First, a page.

Whether you're prepared for it or not, the United States is hurtling toward another presidential election. Like just about everything in 2020, the voting process has been disrupted by the pandemic. More people than ever are planning to avoid polling places and vote by mail. This has led to a very loud, very political debate about public safety, potential voter fraud, and the role technology plays in the voting process. This week on Gadget Lab, we talk with WIRED senior writer Lily Hay Newman about election security and why the US is so far behind other countries when it comes to online voting. Show Notes:  Read Lily’s guide on how to vote by mail here. Read more about the partisan hand-wringing about mail-in voting here. Follow all of WIRED’s 2020 election coverage here. Recommendations:  Lily recommends The US Election Assistance Commission’s state-by-state registration and voting guide. Mike recommends the memoir Year of the Monkey by Patti Smith. Lauren recommends these long sleeve stretch-knit bamboo pajamas from Cozy Earth. LIly Hay Newman can be found on Twitter @lilyhnewman. Lauren Goode is @LaurenGoode. Michael Calore is @snackfight. Bling the main hotline at @GadgetLab. The show is produced by Boone Ashworth (@booneashworth). Our executive producer is Alex Kapelman (@alexkapelman). Our theme music is by Solar Keys. If you have feedback about the show, or just want to enter to win a $50 gift card, take our brief listener survey here. Learn more about your ad choices. Visit podcastchoices.com/adchoices
Alexa, Play My Alibi

Alexa, Play My Alibi

2020-08-2831:401

As smart speakers for the home continue to grow in popularity, police departments have started to take notice. Now, whenever attorneys and law enforcement officials are investigating a crime, they can put your virtual assistant in the hot seat. They can cross-reference a variety of information from smart devices, including location data, audio recordings, and biometric data. Together, it can paint a picture of where a suspect was and when, often far more reliably than any human witness. This week on Gadget Lab, WIRED senior writer Sidney Fussell joins us to talk about the strange murder case where a smart speaker became the star witness. We also share tips about how to manage the privacy settings in your own smart tech. Warning: This episode features a brief conversation about domestic violence and assault. Show Notes:  Read Sidney’s story about law enforcement collecting information from smart speakers here. Find more episodes of the Get WIRED podcast here. Recommendations:  Sidney recommends the show I May Destroy You on HBO. Lauren recommends Vanity Fair’s September issue, with a cover story about Breonna Taylor. Mike recommends the episode of the podcast Questlove Supreme with Bootsy Collins. Sidney Fussell can be found on Twitter @SidneyFussell. Lauren Goode is @LaurenGoode. Michael Calore is @snackfight. Bling the main hotline at @GadgetLab. The show is produced by Boone Ashworth (@booneashworth). Our executive producer is Alex Kapelman (@alexkapelman). Our theme music is by Solar Keys. If you have feedback about the show, or just want to enter to win a $50 gift card, take our brief listener survey here. Learn more about your ad choices. Visit podcastchoices.com/adchoices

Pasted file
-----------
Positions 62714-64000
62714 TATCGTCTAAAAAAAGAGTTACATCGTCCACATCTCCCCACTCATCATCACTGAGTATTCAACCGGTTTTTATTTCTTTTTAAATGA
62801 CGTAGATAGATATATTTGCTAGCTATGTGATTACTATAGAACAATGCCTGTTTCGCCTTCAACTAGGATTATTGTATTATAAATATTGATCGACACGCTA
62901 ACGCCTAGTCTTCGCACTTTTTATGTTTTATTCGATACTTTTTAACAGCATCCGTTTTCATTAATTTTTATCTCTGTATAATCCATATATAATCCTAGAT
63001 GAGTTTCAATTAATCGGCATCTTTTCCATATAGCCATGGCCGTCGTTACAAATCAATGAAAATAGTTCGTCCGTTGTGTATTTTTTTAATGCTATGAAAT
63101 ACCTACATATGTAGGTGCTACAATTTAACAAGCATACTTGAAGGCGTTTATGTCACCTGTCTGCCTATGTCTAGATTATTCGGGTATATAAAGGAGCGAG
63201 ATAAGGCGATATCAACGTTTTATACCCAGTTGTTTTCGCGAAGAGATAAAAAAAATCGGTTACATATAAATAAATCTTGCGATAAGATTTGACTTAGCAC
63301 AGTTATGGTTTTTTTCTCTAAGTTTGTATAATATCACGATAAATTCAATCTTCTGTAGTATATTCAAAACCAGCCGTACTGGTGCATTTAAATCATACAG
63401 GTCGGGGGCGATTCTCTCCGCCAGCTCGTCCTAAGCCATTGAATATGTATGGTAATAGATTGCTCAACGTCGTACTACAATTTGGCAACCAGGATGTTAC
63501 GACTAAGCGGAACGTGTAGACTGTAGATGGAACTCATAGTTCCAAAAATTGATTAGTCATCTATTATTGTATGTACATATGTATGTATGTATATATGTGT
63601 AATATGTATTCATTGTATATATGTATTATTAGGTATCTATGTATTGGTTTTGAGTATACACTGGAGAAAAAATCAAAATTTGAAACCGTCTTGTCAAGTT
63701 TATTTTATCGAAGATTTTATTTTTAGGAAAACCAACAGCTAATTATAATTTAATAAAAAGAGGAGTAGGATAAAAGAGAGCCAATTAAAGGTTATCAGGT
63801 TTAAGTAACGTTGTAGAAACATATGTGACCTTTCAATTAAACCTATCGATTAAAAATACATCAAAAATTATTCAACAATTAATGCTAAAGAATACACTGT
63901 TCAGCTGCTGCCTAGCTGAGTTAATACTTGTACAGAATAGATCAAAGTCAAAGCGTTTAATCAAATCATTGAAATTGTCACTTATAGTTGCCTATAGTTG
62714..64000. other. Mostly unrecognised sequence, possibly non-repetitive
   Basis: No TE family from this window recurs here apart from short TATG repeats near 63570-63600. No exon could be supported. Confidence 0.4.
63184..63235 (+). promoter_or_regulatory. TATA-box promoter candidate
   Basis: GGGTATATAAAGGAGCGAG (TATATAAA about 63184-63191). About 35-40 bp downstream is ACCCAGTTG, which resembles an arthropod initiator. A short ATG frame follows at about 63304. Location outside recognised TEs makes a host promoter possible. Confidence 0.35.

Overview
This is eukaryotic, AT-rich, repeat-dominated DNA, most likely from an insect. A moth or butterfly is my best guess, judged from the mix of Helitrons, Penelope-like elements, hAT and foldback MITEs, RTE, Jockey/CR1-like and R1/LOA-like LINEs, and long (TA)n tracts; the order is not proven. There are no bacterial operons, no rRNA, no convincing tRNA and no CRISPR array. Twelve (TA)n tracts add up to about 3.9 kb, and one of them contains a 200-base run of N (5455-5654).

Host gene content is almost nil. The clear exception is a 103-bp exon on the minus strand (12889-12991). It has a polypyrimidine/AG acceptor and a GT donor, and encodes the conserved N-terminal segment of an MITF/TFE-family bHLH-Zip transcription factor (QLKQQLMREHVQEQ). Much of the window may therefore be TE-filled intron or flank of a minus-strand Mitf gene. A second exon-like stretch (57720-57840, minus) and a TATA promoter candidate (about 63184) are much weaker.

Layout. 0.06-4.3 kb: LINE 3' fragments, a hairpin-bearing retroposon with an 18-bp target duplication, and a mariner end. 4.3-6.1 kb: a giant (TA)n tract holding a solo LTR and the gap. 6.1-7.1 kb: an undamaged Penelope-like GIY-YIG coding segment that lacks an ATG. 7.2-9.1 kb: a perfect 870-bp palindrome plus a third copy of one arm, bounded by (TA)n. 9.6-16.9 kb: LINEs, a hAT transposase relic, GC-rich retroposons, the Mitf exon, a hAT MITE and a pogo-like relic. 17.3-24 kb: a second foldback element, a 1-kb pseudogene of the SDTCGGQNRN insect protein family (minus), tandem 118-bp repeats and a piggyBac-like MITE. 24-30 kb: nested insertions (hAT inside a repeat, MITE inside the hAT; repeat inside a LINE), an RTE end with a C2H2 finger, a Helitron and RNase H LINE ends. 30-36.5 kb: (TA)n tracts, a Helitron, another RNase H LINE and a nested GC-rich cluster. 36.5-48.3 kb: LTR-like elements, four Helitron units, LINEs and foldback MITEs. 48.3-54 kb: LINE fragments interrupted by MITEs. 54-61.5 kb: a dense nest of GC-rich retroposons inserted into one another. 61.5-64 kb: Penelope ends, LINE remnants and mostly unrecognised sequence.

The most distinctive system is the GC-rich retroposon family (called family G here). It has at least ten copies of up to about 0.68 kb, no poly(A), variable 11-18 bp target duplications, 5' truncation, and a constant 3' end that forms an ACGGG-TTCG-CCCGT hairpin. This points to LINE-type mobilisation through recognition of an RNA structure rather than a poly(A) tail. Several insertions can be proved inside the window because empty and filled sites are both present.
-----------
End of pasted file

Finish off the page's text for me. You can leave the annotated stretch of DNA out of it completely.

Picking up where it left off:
Let’s Talk About Texts

Let’s Talk About Texts

2020-08-2130:391

Maybe you aren't a political dissident engaging in top secret conversations over text messages. But if you care about privacy, you should probably be using Signal—or really, another encrypted service—to send your messages. Encryption can be a hot-button issue, with governments demanding backdoors into private data stores and executives at companies like Facebook having wildly different opinions about how secure your communications should be. Plus, at a time when we're relying more and more on digital services to talk with each other, it's important to know who has access to your conversations. This week on Gadget Lab, WIRED digital director Brian Barrett joins us to talk about the ins and outs of encryption, and why you'd want to use a secure messaging service in the first place. Show Notes:  Read Brian’s tips for using Signal here. Recommendations:  Brian recommends the show Detroiters. Lauren recommends the show Selling Sunset and the video where WIRED’s Nick Thompson, Pia Ceres and Adrienne So talk about the digital divide in education. Mike recommends using Signal’s built-in tool for blurring people’s faces whenever you want to share a sensitive photo. Brian Barrett can be found on Twitter @brbarrett. Lauren Goode is @LaurenGoode. Michael Calore is @snackfight. Bling the main hotline at @GadgetLab. The show is produced by Boone Ashworth (@booneashworth). Our executive producer is Alex Kapelman (@alexkapelman). Our theme music is by Solar Keys. If you have feedback about the show, or just want to enter to win a $50 gift card, take our brief listener survey here. Learn more about your ad choices. Visit podcastchoices.com/adchoices
The Foldable Future

The Foldable Future

2020-08-1429:081